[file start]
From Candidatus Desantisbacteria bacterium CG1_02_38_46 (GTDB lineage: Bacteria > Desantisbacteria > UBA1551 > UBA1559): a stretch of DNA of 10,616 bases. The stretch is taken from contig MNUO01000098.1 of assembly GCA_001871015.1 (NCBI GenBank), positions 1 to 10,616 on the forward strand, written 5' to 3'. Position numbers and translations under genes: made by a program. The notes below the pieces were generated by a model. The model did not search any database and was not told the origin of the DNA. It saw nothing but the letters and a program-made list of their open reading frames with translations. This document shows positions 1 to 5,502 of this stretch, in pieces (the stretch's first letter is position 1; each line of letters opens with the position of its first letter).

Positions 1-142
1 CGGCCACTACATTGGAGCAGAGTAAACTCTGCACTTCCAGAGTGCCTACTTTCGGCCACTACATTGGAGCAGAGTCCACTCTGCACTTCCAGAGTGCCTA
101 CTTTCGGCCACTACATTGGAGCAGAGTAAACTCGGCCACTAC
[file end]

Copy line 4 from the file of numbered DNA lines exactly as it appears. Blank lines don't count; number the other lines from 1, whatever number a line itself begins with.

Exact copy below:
101 CTTTCGGCCACTACATTGGAGCAGAGTAAACTCGGCCACTAC